Naper Settlement in Naperville is looking for volunteers to staff the outdoor historical museum in June, July and August. Read the full release below.
Naper Settlement, an outdoor history museum in downtown Naperville, is seeking adults ages 18 and up who would like to be part of a volunteer corps that brings history to life for over 129,000 visitors each year. Volunteers are especially needed during the summer months of June, July and August to tell the stories of the historic homes and businesses.
“We are looking for people who enjoy sharing their love of history with our visitors,” said Cindy Lackore, Lead Museum Educator. “We provide complete training and our volunteers have the option of wearing period clothing, depending on the building they interpret.”
Volunteer training will be held from 1-4 p.m. Saturday, June 7 at Naper Settlement, 523 S. Webster St. For more information and to apply, e-mail email@example.com or call (630) 305-5256.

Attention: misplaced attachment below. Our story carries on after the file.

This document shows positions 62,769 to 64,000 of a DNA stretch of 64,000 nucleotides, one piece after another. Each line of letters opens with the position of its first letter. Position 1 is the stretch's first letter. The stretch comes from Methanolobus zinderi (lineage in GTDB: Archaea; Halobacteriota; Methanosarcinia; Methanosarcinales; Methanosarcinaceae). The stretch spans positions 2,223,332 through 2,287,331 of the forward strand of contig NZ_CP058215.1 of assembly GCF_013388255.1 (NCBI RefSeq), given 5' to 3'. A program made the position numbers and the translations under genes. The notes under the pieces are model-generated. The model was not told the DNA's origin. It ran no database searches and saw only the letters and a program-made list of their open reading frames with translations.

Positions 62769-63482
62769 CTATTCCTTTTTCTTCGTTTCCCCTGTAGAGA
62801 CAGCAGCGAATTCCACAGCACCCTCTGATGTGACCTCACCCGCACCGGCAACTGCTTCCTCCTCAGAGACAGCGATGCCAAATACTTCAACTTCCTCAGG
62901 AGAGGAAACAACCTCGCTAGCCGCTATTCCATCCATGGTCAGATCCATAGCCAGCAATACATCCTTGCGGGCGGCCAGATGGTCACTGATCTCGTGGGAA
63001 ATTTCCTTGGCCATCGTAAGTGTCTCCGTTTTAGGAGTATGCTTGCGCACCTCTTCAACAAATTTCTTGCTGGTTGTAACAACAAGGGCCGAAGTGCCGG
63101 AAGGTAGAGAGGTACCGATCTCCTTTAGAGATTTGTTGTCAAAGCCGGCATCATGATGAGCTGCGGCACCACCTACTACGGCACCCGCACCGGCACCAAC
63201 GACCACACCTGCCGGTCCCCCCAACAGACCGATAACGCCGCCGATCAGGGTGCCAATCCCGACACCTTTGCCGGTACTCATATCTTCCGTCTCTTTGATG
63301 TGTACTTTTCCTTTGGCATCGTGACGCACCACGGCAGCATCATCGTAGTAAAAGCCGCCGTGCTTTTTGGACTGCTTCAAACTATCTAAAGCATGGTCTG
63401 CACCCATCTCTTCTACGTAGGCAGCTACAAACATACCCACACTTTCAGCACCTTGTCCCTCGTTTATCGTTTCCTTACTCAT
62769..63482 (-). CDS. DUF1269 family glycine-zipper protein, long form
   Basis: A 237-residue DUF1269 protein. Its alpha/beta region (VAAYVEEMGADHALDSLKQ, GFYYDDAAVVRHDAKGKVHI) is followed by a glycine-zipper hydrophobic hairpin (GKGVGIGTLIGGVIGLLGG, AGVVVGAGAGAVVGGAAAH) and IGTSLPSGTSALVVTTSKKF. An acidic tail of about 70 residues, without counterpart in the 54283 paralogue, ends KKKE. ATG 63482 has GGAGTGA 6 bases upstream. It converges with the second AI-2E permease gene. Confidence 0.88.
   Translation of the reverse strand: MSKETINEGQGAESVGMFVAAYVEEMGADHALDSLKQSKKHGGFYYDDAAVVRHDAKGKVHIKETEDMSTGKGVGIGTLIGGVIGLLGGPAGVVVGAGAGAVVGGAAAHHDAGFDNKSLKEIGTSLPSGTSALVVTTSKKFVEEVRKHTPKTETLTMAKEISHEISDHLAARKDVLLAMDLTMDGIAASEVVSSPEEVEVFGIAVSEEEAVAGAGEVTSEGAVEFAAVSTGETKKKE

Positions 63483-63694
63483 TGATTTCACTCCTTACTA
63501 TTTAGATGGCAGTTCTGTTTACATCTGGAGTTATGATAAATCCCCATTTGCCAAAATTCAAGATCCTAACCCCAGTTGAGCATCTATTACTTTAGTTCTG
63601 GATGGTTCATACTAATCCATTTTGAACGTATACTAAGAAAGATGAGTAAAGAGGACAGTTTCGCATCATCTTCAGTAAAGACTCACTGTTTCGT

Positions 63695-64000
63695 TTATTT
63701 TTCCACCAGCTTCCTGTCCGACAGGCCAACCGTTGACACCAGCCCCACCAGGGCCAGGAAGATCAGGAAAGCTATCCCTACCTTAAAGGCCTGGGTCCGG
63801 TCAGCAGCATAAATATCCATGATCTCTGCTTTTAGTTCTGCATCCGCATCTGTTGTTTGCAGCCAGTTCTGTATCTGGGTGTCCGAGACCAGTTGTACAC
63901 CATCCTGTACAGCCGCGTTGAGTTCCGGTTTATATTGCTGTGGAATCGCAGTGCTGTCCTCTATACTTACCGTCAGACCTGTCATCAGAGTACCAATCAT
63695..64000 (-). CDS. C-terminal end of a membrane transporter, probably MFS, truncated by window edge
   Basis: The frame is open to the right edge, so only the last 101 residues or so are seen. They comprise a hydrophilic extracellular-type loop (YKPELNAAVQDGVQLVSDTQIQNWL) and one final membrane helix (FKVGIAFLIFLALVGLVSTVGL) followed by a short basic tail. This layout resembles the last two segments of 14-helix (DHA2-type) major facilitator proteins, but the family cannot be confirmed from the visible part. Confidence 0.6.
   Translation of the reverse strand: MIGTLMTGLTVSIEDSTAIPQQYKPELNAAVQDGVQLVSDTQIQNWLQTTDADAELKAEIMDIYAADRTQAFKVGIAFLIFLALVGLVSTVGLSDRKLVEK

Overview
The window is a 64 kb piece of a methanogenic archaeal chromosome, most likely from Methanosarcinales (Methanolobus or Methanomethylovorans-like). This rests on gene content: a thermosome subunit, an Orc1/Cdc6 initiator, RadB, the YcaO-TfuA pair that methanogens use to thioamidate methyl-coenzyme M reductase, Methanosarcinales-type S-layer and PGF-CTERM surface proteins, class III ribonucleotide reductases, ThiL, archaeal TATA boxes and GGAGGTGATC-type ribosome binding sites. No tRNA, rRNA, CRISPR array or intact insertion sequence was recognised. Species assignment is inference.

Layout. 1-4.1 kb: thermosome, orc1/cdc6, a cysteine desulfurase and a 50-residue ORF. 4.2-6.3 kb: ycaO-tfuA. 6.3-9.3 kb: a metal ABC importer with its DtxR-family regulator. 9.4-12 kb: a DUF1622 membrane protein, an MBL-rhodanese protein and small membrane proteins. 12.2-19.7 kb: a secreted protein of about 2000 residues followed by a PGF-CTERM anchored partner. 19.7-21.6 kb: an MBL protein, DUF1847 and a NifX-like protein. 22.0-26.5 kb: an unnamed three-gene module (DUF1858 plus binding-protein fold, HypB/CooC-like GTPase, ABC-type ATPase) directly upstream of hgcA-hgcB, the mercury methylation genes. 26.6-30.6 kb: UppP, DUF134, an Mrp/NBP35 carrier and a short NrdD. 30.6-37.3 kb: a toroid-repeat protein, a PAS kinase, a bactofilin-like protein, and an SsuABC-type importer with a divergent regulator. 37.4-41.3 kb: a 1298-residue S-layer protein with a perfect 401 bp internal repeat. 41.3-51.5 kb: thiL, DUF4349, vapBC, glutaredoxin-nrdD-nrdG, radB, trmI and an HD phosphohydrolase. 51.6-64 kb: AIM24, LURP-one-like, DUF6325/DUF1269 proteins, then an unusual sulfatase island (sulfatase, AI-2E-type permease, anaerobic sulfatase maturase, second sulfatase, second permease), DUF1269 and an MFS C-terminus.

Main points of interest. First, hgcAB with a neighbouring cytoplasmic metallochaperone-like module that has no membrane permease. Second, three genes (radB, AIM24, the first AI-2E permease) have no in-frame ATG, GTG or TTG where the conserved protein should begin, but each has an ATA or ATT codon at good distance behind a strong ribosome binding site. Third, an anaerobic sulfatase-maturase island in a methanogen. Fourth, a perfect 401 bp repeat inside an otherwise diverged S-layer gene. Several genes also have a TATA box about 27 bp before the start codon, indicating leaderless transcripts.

On a recent spring day, volunteer Bill Smith was hard at work in the Blacksmith Shop, heating iron over the flame in the forge and pounding it on an anvil to create items that were used in the 1800s. A volunteer for over a year, Smith joked that his favorite part of being a blacksmith is that he likes to pound things and play with fire.
“I really enjoy explaining what the blacksmith was in the fabric of the community,” he said. “Blacksmiths were very practical people.”
Smith, who retired after a 41-year career with the Federal Deposit Insurance Corporation, said he based his character on his great-uncle, Max Haeberle, who worked for the Chesapeake and Ohio Railroad as a blacksmith for over four decades.
“I never had a chance to learn from him, so I am doing this in his memory,” Smith said.
Judy Heeman recently retired as a records technician for a local police department, and was looking for a volunteer opportunity where she could give back to the community. As a volunteer in the Paw Paw Post Office building, Naperville’s first post office, she enjoys talking to people about the history of the postal service.
“I’m interested in history and this is a perfect place to learn about the 1830s before everything was developed,” she said. “You can choose your days and times when you want to volunteer and you don’t have to wear period clothing. The staff here is very accommodating and very friendly.”
For more information about the volunteer roles available at Naper Settlement, visit www.napersettlement.org/volunteer.Tags: Naper Settlement